At a running time of two hours and 47 minutes, sports drama Jaadugar is longer than a football match with extra time and without the thrills of two skilled teams going head to head. Written by Biswapati Sarkar and directed by Sameer Saxena, the script of Jaadugar packs in too many themes, mostly unsubtly, and tackles them rather simplistically.
In the football-crazy small town of Neemuch, aspiring magician Meenu (Jitendra Kumar) is the odd-man out. He loathes football and has no athletic skills. He’s self-centred, obsessive about his crushes and desperate to marry.
At the same time the entire colony, especially Meenu’s uncle Pradeep (Jaaved Jaffery), is focused on winning a local tournament to honour the memory of his brother and Meenu’s dearly departed father. Pradeep wants Meenu to participate, but Meenu has other interests.
After his girlfriend Iccha dumps him, he quickly moves onto stalking Disha (Arushi Sharma), the new ophthalmologist in town. The names selected for these girls—desire and direction—are no coincidence. Meenu obsessively courts Disha, who mostly sends out mixed signals, including inviting him to meet her father while also telling him she’s not in love with him. It’s a very confused love story that lacks any real human moments; for example, Meenu has no interest in what Disha’s father does, even though their worlds intersect precisely.
His determination to marry Disha leads Meenu down the road of deceit. It’s a ridiculous condition laid down by his prospective father-in-law and frankly a good reason to walk away from this union. But Meenu is not a man of ethics or originality. Even his magic show is unimaginative. Disha is assigned a pathetic backstory that somehow justifies her compliance with her father’s unreasonable expectations.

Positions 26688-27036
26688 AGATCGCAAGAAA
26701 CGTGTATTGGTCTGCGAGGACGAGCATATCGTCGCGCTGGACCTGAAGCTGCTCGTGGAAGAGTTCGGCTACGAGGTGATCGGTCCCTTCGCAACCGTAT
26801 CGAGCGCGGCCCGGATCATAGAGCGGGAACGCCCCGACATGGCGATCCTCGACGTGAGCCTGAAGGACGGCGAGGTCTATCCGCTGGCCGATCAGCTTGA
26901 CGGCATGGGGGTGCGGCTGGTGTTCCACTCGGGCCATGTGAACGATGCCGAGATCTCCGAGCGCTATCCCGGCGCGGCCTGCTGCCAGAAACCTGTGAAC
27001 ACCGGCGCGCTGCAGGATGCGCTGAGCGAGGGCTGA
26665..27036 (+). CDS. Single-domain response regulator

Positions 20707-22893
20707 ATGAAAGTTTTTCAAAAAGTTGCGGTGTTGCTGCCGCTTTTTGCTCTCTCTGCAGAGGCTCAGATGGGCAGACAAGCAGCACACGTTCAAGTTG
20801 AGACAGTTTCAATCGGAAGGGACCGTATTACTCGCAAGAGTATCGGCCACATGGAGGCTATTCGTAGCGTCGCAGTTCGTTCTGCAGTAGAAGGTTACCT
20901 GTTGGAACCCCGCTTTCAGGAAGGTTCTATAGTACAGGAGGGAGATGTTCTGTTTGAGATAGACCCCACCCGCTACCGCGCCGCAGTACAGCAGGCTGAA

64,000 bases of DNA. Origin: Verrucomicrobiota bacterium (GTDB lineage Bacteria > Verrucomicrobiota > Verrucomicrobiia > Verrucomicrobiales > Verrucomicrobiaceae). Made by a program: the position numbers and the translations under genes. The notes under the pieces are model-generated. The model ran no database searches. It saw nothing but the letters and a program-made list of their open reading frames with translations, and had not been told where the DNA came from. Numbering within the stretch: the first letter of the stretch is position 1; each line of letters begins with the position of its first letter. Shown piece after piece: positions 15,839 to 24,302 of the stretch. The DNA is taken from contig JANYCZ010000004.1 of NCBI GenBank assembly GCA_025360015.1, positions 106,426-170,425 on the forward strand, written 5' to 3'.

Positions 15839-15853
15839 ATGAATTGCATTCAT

Kumar is quite lost in the romantic and emotional scenes. Good as he is as a bureaucrat biding time in Panchayat, Kumar is a misfit as a romantic hero and more at ease as the confused man with a filmi understanding of love. Jaafferi turns in an enjoyable and tender performance as the affectionate but hurting uncle.
Jaadugar simultaneously follows a rag-tag local football team on its quest for victory. There’s a music composer, a short-tempered librarian, two men called Prashant who could pass off as twins, a mother of two, an insurance agent and a one potential star footballer. The scenes with the team and during matches are the most enjoyable, despite looking like a local cable channel might be recording them. As the team slowly rallies together, their selflessness teaches Meenu his greatest lesson.
Magic, sports and romance mingle in a narrative that could have been far more entertaining had it been crisper and had less reiteration. There are moments that make you chuckle and the film works best when it assumes sporting drama tropes. However, neither the sporting drama nor the love story nor Meenu’s magic rise beyond the elementary.
Jaadugar is on Netflix.